Rabbi Elimelech Goldberg ’74YUHS, ’77YC,’81R Helps Kids Kick Fear Out of Cancer
Yeshiva University alumnus Rabbi Elimelech Goldberg has recently been named a 2014 Top 10 CNN Hero for his work advocating the use of martial arts as therapy for children struggling with cancer and other childhood illnesses. His non-profit, Kids Kicking Cancer, uses the mind-body techniques of martial arts instruction, breath work and meditation to empower children beyond their pain. Fondly known as “Rabbi G” by the thousands of children his organization has helped over the years, Rabbi Goldberg, of Detroit, Michigan, also serves as clinical assistant professor in the Department of Pediatrics at Wayne State University School of Medicine.
Voting for CNN Hero of the Year continues through Sunday, November 16, and all of this year’s Top 10 CNN Heroes will be honored during “CNN Heroes: An All-Star Tribute” on Sunday, December 7 (8:00 p.m. ET) on the global CNN networks.
YUNews spoke to Rabbi Goldberg ’74YUHS, ’77YC,’81R about his time at Yeshiva and his work helping children battle the fear and pain of cancer.
Q. Tell us about your experience as a student at Yeshiva University.
I went to Yeshiva University High School for Boys directly from public school in September, 1970, and then did early admissions to attend Yeshiva College, where I graduated from summa cum laude with a degree in political science. Following that, I obtained semicha [ordination] from Rabbi Isaac Elchanan Theological Seminary in 1980.
Dr. Steven Fine Presents Online Lesson on Relief From The Arch of Titus
Dr. Steven Fine, the Dr. Pinkhos Churgin Professor of Jewish History, recently collaborated with Khan Academy to produce a video about the relief from the Arch of Titus for the “Judaism and Art” division. Khan Academy is a not-for-profit with a goal of changing education by providing free online content in the areas of math, science, economics, art and computing, available to students across the world.
Fine’s video, recorded alongside Dr. Beth Harris, dean of Art and History at Khan Academy, builds on the existing Arch of Titus restoration project and features pictures from Fine’s recent trips to Rome. The Arch of Titus Digital Restoration Project began with a pilot study of the Arch’s menorah and now plans to reconstruct the original colors and explore other elements of the arch.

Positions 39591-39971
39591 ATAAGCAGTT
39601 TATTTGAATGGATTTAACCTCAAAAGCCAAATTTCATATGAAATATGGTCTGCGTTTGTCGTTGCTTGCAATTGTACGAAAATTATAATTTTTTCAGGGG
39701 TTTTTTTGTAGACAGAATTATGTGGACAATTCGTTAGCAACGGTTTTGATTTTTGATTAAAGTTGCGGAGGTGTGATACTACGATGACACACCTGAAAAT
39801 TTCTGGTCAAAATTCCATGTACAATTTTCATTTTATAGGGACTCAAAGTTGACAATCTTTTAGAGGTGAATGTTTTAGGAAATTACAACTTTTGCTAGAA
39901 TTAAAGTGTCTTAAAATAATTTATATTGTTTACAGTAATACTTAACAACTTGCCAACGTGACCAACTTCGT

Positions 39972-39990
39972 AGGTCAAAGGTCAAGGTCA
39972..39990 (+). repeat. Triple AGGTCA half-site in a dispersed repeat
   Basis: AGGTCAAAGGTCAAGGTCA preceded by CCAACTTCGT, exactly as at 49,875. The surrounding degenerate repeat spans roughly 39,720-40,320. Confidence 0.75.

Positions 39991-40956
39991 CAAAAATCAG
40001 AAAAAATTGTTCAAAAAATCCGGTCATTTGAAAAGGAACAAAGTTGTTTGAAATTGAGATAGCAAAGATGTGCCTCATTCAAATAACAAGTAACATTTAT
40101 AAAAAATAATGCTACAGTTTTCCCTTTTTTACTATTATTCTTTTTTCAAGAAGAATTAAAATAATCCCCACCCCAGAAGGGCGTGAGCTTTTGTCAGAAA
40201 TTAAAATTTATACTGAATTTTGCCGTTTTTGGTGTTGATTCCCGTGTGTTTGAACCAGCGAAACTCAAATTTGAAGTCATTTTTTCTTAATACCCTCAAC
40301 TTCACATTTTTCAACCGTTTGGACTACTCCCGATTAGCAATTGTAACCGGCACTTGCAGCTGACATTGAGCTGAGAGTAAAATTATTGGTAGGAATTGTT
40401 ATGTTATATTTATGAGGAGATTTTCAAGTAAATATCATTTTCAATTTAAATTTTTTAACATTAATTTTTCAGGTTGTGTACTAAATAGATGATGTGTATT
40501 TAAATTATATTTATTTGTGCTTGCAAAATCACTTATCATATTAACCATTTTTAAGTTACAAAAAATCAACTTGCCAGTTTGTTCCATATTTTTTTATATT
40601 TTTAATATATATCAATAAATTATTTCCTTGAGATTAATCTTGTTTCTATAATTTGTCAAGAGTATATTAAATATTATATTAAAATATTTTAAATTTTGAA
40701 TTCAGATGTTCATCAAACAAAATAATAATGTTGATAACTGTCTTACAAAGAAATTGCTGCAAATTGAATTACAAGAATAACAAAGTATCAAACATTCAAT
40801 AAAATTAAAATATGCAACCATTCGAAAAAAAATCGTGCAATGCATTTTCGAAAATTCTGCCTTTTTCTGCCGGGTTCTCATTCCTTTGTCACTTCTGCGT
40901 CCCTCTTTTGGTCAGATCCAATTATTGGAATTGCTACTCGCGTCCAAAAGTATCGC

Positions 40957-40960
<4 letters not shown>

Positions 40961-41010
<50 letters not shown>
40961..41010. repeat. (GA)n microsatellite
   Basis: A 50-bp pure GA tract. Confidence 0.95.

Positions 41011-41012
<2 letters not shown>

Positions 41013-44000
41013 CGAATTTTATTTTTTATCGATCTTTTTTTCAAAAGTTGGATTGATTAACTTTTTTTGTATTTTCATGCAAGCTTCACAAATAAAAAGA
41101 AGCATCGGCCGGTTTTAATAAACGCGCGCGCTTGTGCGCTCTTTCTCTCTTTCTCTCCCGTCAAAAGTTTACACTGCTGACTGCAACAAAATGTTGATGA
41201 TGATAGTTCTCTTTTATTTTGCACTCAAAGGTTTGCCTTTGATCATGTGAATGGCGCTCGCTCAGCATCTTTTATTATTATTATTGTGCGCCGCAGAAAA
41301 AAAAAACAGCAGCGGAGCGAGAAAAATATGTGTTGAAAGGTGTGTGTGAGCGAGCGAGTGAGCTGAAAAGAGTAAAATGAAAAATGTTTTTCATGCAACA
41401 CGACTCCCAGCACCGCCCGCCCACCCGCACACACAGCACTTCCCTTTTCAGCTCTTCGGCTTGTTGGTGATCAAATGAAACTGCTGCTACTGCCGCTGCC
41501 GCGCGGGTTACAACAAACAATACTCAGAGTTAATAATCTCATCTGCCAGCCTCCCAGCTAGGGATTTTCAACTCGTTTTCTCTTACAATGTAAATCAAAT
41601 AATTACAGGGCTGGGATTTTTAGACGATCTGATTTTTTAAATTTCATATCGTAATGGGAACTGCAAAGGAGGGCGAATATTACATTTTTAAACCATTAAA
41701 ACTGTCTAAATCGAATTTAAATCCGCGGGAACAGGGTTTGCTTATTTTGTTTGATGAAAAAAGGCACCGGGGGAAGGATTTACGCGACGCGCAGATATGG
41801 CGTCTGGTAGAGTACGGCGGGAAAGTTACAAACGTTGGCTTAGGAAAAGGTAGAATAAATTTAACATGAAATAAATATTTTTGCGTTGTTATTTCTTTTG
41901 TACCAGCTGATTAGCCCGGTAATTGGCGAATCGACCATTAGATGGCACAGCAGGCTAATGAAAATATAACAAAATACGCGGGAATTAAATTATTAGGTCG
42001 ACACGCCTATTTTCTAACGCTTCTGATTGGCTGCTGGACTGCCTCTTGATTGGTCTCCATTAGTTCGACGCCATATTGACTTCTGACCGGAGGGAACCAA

Wurzweiler’s Susan Bendor to Retire in January After Five Decades Dedicated to Social Work
Over half a century after she began her career as a social worker, Dr. Susan Bendor will retire in January, capping off 26 years at Yeshiva University’s Wurzweiler School of Social Work and a remarkable 52 years in the field.
Wurzweiler’s Dr. Susan Bendor has dedicated her career to helping others.
Born in Budapest, Hungary, Bendor survived the Holocaust as a young child by hiding in a cellar for nine months. By the time she was 21, she had lived in six countries—Hungary, Austria, Switzerland, Canada, Israel and Germany—and by 25, she had earned her master’s degree. Her interest in social work can be traced back to her family’s early years in Canada.
“Thanks to a wonderful hospital social worker who helped our immigrant family through a very rough crisis and lightened the burden on our young shoulders, giving all of us a sense of hope, I realized how important and satisfying it must be to make such a difference in the lives of families coping with a variety of challenges beyond their control,” said Bendor. “I decided to follow in his footsteps. It was a privilege to enter a profession that is committed to social justice and to treating everyone with dignity, as were the individuals who saved our lives during World War II and continue to inspire me even today.”
Former U.S. Senator Joseph Lieberman Delivers First YU Lecture on October 28
Former United States Senator Joseph Lieberman will deliver his first public seminar as a member of the Yeshiva University faculty on Tuesday, October 28 at 7 p.m. in Weissberg Commons, 2495 Amsterdam Avenue, New York City. Lieberman’s lecture, titled “Judaism and Public Service,” will be followed by a Q & A session with students.
Joseph Lieberman will deliver his first lecture as a member of the YU faculty on October 28.
“I am very much honored to begin my work at Yeshiva University this semester,” said Lieberman. “I see this as a great opportunity to share my experiences in government and politics with the students and hopefully engage and spark their interest in public policy and public service.”
Paul Oestreicher Appointed Executive Director of Communications and Public Affairs
Paul Oestreicher, PhD has been appointed executive director of Yeshiva University’s Department of Communications and Public Affairs. Oestreicher, an accomplished strategic communications practitioner, educator, researcher, and author, succeeds Michael Scagnoli.
“Paul will direct our communications staff that functions as an in-house agency, and the Communications Office at Cardozo School of Law, and will also liaise with the Office of Communications at Albert Einstein College of Medicine to ensure proper coordination of efforts,” said Senior Vice President Josh Joseph. “He will also manage the University’s brand and messaging.”